If there is one thing I make sure I am aware of every year, it’s how much I buy my kids for Christmas. Or rather how much I don’t buy them! Too often, we are guilted into buying more than they need. Too often, we push our budgets far beyond our means that isn’t necessary.
Guilt? Competition? The need to give them more than we had as kids. Whatever it is, we need to stop. In a world full of expensive technology and gadgets, the pressure to buy more, buy bigger, buy expensive is pushing us over the edge.
In reality, the kids will be excited and happy with whatever they are given. It’s usually the things we least expect them to connect with too. My daughter’s favorite present last year was a glow in the dark, bouncy ball in her stocking that cost 20p.
I try to keep the balance of what I can afford to give them, what the trendy toys are, and make sure I am not overdoing it for them or me.
I have witnessed kids saying things like, “I don’t want to open any more!” Or worse just ripping each gift open and tossing the presents behind them. Only caring how many presents they got or is it the same number as their siblings, despite a higher price tag.
I was guilty of “the Christmas guilt” when I had my first baby too. I have been there. I wanted to give him the most magical first Christmas he could possibly have. Looking back, it was completely ridiculous. He didn’t have a clue what presents were, he was petrified of sitting on Santa’s lap and didn’t understand why he was told to rip this box open when the rest of the year he is told not to touch or rip anything.
Would he remember his first Christmas? No! Will he remember his second or third? No! Even leading into age 4 and 5 where the Christmas magical really starts to sparkle…are you overdoing it for you or them or both? At ages they can’t remember, I stick to a minimum. You know the moment they open that first gift they will just want to play with it. Simple!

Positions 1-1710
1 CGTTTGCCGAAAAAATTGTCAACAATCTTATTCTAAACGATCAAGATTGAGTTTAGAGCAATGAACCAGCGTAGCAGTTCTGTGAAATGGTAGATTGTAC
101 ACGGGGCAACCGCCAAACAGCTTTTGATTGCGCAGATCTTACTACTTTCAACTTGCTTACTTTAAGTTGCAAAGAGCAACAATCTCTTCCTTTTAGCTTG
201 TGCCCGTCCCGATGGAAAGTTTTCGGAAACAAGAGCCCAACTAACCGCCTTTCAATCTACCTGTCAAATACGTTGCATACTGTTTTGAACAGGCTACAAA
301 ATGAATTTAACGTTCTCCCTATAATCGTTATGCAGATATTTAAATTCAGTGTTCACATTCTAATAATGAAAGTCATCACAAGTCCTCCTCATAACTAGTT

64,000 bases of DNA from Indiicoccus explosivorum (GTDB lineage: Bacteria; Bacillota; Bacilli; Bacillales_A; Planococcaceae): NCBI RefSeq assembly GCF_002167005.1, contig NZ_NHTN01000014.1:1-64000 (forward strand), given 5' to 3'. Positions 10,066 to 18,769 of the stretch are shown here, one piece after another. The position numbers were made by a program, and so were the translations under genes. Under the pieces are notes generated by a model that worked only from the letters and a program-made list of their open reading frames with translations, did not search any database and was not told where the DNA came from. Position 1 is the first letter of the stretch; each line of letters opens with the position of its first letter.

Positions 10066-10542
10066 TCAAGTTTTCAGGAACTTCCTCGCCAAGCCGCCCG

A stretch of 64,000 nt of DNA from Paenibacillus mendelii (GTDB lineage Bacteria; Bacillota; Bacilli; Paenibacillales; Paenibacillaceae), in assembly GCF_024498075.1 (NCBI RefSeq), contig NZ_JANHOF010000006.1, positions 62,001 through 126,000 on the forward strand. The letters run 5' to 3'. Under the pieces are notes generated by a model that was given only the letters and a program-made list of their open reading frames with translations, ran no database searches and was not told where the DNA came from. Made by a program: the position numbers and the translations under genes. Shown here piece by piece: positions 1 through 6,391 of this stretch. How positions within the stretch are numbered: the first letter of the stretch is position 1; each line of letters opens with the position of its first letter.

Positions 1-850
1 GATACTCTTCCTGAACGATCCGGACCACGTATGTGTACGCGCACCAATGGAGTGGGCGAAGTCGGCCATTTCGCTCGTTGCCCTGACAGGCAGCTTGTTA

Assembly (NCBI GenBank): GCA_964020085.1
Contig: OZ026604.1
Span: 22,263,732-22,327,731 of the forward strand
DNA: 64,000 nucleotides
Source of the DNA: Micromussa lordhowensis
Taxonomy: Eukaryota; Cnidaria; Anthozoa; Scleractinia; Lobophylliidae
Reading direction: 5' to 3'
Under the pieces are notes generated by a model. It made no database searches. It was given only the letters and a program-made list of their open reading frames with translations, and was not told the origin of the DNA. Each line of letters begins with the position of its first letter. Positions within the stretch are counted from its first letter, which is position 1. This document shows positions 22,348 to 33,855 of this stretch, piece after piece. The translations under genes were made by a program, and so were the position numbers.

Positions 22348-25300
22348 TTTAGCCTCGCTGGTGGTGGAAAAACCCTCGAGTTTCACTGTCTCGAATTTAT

Trying to beat the year before!
Once they get to about 5 years old and start to remember Christmas and ask for specific gifts, the next Christmas guilt we feel is the need to outdo the year before. Now we are not only in competition with the latest trendy toy selling out or what the kid’s friends will get as the latest expensive gadget but we are actually competing against ourselves. How crazy is that! The notion that you have to get a bit more or a bit bigger the next year only will make Christmas when they are in their teens really hard for you and your wallet. I keep the same budget from age 5 for each child every year. If they ask for something more expensive, one year it was the only present they got and their Christmas stockings. You know what…they were completely ok with that and didn’t even question it.
As parents, Christmas isn’t the only time we guilt ourselves into getting in over our head. For some parents, its a daily feeling. Guilt for working too much. Guilt for not having the latest gadgets or toys. Guilt for hand me downs. Guilt for shouting when we have had a long day. The long list of parenting guilts is never-ending. So why do we put even more pressure on ourselves during Christmas?
This year has definitely had its challenges for the world. Everyone’s situation and experiences have been different. So we need to be kind to ourselves and not let the guilt of everything else pile up on us.
Make a list of things to do that don’t cost any money if money is tight. Buy a bunch of little, fun gifts for the kids so they feel like they have been spoiled without the hefty prices. There are loads of sales on now, so plan ahead and buy earlier so you don’t get overwhelmed closer to the big day.
Get yourself a glass of mulled wine, make a small budget and a strict list to stick to for each family member, and don’t overwhelm yourself with Christmas. Make this a relaxing, guilt-free Christmas. It’s not about how much you buy your kids, it’s the memories of what you do with them that they will remember when they are grown.
Do you remember what you got for Christmas at age 5, 6, 7, or even 13? I don’t. And if one sticks in your mind that’s great but my biggest memories are making Christmas cookies, dancing to Christmas music, and painting Christmas baubles. I ask myself, ‘what will my kids look back and remember?” and that’s how I plan Christmas!
Here is a fun holiday tip: Pull out old jumpers and have an ugly Christmas Jumper crafting day. Get the glue, stickers and ribbon out and wear them on Christmas Eve to lift the spirits of the whole family